United Nations Convention of the Rights of the Child

selinaward
Mind Map by , created over 6 years ago

K218 Working with children, young people and families Mind Map on United Nations Convention of the Rights of the Child, created by selinaward on 05/10/2013.

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selinaward
Created by selinaward over 6 years ago
web of relationships
ibiorban
Social Pedagogy
ibiorban
Skills and strategies for practice
ibiorban
GCSE CHEMISTRY UNIT 2 STRUCTURE AND BONDING
ktmoo.poppypoo
All Edexcel GCSE PE key terms
Millie Berrett
Knowledge, skills and vales for good practice
selinaward
Law, social policy and practice
selinaward
A critical understanding of policy practice and service
ibiorban
Web of relationships/Social ecological perspective
selinaward
Social Pedagogy
selinaward
United Nations Convention of the Rights of the Child
1 Throughout the module, we referred to the United Nations Convention on the Rights of the Child (UNCRC).
1.1 Although not a law, it is an influential, universally-agreed set of standards and obligations incorporating civil, cultural, economic, political and social rights
2 The three Ps are provision, protection and participation, each of which covers a number of articles from the UNCRC
2.1 Provision
2.1.1 It is the states duty to provide free and compulsarly primary education
2.1.1.1 Practitioners working with families from minority groups (such as Mags the traveller lady) should try to maintain good practice and democratic values by respecting diversity and promoting inclusion. For instance, this could be achieved by ensuring these families are aware of, and have access to, the same services as non-minority families e.g. health, education and social care services. This utilizes the 3 P's of the UNCRC by promoting Participation (Freedom of religion),Protection (Social Services) and Provision (Education)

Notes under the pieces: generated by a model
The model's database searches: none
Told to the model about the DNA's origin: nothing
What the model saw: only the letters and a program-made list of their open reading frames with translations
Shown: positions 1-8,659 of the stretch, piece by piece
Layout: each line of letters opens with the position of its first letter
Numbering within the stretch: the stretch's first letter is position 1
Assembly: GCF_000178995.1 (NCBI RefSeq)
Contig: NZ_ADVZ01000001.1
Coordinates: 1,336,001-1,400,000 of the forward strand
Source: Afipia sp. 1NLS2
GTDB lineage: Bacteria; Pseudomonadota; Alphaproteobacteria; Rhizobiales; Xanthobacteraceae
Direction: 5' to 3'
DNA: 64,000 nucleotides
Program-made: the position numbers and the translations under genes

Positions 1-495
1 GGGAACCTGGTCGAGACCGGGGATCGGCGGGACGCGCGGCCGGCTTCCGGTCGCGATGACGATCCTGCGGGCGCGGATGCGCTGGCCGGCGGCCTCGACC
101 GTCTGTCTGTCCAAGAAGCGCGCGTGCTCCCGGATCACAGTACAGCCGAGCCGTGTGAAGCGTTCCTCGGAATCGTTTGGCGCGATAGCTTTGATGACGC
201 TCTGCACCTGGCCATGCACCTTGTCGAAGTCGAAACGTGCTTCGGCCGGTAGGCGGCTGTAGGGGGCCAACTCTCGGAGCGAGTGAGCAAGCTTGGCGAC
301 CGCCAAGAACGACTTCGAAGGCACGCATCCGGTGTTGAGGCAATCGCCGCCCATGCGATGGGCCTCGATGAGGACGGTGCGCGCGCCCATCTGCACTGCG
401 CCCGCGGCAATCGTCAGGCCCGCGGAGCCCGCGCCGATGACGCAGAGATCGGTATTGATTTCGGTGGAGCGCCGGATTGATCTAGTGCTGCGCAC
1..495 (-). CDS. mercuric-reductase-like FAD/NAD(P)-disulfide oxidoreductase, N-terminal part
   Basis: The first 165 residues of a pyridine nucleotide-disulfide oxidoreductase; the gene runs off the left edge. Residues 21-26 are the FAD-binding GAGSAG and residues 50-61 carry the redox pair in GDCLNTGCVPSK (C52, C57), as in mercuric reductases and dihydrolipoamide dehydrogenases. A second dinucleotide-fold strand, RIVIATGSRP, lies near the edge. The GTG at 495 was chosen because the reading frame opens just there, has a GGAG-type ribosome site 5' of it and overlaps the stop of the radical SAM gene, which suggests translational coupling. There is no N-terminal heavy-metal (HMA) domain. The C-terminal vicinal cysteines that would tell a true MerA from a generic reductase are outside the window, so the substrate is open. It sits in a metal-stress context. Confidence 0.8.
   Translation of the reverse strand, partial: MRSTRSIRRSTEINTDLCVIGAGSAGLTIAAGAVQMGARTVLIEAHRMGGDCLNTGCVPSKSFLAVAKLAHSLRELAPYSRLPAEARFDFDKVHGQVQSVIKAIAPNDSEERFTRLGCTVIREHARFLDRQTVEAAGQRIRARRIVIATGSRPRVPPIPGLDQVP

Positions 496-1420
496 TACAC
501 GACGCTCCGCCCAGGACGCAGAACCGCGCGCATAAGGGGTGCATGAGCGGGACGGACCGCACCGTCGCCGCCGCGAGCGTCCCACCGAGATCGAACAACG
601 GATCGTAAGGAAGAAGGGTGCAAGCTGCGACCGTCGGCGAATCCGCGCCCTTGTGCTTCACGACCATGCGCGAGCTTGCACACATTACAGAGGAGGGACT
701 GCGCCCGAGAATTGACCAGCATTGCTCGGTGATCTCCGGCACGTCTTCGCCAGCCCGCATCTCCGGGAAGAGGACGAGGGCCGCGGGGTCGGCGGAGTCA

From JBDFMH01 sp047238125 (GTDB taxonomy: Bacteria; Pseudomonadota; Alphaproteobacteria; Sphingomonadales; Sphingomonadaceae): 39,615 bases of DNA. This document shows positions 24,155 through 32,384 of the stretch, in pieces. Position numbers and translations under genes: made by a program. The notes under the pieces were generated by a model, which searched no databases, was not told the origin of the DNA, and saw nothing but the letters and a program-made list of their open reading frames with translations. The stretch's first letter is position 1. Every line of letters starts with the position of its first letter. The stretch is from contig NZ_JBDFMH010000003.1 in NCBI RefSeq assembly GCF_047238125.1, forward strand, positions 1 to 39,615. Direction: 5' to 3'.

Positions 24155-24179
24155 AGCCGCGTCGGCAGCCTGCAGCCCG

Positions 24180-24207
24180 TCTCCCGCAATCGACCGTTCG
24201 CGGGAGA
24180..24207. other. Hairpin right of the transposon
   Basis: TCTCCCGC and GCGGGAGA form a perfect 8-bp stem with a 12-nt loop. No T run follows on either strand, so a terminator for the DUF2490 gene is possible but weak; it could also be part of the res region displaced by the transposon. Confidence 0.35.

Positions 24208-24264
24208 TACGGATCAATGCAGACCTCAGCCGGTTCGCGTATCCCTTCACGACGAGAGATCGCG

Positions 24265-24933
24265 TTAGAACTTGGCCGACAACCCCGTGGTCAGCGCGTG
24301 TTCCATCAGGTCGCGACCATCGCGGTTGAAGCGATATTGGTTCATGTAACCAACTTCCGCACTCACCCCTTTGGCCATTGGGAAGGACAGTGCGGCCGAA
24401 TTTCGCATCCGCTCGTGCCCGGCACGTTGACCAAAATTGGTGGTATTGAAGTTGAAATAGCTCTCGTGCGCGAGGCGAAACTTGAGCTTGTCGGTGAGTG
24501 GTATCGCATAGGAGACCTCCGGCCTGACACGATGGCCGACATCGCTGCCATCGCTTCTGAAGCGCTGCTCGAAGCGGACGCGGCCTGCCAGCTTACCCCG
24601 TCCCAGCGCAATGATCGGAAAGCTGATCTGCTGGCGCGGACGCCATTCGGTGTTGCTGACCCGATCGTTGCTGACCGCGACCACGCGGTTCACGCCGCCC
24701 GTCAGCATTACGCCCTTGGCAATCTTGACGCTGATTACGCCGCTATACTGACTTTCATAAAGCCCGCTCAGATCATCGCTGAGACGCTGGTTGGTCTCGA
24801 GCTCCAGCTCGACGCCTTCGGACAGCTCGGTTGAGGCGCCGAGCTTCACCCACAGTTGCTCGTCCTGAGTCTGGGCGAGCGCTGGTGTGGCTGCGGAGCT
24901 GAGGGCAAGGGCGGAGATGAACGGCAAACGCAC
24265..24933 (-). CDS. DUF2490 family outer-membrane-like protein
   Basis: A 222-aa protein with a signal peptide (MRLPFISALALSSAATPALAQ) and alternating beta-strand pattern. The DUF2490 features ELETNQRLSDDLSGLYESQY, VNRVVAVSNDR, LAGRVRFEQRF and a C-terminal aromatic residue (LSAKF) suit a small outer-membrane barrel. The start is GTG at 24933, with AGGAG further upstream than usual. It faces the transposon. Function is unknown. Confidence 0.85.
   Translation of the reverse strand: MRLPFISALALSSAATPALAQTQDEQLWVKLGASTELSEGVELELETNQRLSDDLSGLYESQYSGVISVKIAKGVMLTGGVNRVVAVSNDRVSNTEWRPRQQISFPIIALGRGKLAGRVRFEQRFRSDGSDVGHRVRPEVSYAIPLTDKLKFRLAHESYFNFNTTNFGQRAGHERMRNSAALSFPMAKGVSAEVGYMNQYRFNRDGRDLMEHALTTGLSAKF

2.2 Protection
2.2.1 Your parents have a responsibility for raising you and the State will support them in this
2.3 Participation
2.3.1 You have the right to a name at birth and the right to acquire a nationality. As far as possible the right to know your parents and be cared for by them
3 Rights frameworks and legislation can focus on different aspects of diversity. Practitioners need knowledge of legislation (and, as employees, they are covered by much of this legislation). Additionally, having this knowledge and skills to signpost parents and young people to useful sources of support is empowering to practitioners and service users alike. Another way of approaching diversity, discrimination and inequalities is through the use of rights frameworks. These can guide practice, empower service users, form the basis of legal challenges, and become a way of contrasting the lives of children, young people and families in different countries
3.1 Sexual orientation equality as an example, the commission suggests that some significant developments in society have been reflected in policy and legislation in the last ten years. Changes to employment rights, civil partnerships, changes to adoption laws, the removal of Section 28 of the Local Government Act 1988 and openly lesbian and gay politicians.
4 Practitioners also need to reflect on their own values, knowledge and practice, and those of their society and workplace, in order to ensure that they are not reinforcing existing forms of discrimination and inequality.
4.1 ‘Knights Enham Primary School’ good example of rights
4.1.1 The children in this school appear to have a working knowledge of their rights and of this rights framework. The way that respect is balanced here alongside responsibility is a fairly typical approach in many settings, and support the view that people should not have rights without taking responsibility. It’s interesting to see in this example that children take the idea of rights into other areas of their lives.

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